Could Extradry Martini or someone approaching his level of knowledge explain the ramifications if this margin call is made? Would all these margin calls be made within a short space of time?

Edited by Pacific State

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Wall Street banks are facing a "systemic margin call" that may deplete banks of $325 billion of capital due to deteriorating subprime U.S. mortgages, JPMorgan Chase & Co, said in a report late on Friday.
Put bluntly all trust has gone out of the window, they're all sh!tting themselves.

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Isn't George Bush associated with the Carlyle Group along with members of the Bin Laden family?

If so....can't wait for it to crumble under it's margin call!

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At the end of the day a lot of "wealth" is going to evaporate, it`s all fantasy money anyway. The masses of sheeple around the world will have to be kept in some form of "employment" and some form of exchange will have to be run off a printing press. Let the bankers take it up the bum. I am not going to lose any sleep. If bankers still want to be bankers, they will have to accept the losses they themselves have created, and they will have to keep the sheeple borrowing something somehow.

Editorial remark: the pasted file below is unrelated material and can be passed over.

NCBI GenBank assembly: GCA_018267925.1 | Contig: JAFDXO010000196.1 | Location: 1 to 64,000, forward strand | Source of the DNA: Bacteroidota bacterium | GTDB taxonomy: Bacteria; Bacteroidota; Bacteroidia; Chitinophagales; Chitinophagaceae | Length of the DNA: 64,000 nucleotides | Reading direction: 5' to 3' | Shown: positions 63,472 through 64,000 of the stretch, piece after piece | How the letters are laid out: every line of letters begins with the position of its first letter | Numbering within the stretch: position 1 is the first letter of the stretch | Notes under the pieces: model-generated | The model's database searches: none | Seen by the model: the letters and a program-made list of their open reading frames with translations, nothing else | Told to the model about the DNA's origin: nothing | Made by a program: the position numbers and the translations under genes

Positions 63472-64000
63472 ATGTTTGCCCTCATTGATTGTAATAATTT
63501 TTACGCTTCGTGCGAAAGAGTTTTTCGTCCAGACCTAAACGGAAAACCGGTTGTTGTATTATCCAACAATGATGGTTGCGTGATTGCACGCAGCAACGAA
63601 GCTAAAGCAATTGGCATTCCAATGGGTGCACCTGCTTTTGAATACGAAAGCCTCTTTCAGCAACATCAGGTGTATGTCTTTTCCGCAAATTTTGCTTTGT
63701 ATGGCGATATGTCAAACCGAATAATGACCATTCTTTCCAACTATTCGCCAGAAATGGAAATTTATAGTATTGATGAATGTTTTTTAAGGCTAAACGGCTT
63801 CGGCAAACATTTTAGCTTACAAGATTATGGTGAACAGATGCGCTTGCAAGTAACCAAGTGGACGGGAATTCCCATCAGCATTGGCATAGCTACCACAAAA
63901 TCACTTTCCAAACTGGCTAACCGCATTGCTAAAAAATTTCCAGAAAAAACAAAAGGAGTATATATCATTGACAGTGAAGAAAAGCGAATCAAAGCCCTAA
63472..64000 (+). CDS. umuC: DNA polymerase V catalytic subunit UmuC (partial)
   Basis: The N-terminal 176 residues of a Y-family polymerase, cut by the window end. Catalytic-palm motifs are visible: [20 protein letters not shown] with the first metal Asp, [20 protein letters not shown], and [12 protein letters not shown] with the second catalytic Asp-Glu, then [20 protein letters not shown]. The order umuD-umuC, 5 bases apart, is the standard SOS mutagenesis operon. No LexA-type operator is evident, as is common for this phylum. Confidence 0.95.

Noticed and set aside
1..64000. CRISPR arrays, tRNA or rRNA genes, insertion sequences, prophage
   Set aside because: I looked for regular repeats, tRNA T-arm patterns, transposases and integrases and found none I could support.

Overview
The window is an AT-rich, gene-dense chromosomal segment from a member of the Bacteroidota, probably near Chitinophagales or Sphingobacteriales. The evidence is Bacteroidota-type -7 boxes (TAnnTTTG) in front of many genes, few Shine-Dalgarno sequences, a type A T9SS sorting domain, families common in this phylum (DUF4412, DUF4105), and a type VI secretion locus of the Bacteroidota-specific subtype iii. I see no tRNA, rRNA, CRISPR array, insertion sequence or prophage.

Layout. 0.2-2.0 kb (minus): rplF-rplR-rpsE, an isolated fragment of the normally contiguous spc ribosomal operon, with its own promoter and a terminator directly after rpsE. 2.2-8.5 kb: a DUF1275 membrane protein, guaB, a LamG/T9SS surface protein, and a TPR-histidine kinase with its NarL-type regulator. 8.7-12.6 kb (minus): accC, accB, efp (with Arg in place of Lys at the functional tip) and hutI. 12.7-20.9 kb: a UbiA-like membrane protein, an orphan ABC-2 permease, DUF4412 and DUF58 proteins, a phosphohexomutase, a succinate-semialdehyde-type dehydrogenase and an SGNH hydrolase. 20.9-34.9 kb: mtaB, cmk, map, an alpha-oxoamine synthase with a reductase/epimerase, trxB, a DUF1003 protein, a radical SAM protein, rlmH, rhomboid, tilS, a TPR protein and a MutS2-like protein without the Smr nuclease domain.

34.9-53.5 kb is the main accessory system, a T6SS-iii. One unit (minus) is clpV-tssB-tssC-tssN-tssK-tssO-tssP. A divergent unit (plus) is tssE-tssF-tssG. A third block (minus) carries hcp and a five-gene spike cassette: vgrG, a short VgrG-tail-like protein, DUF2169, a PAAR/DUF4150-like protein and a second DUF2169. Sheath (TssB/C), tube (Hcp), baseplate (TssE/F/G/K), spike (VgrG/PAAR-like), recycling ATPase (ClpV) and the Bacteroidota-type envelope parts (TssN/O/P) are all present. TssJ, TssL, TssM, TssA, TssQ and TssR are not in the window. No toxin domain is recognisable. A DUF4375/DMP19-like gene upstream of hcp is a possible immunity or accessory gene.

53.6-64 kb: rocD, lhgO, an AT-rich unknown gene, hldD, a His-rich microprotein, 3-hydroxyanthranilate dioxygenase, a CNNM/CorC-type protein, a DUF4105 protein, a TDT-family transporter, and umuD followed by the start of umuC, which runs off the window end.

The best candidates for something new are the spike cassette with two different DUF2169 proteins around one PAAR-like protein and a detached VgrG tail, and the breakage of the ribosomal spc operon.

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In fairness there is nothing in this article that hasnt been said here (and elsewhere) over a year ago.

Time to move on to the post-very-large-crash-and-recession-but-NOT-a-depression scenario...

Lets try to stay ahead of the curve...

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A depression is inevitable, and a very severe one at that. Our service sector economy has no means by which to lift us out of recession and there won't be any capital available to fund enterprises that might help economic growth.

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Isn't George Bush associated with the Carlyle Group along with members of the Bin Laden family?

If so....can't wait for it to crumble under it's margin call!

George Bush (Sr.), James Baker III and.......................... John Major.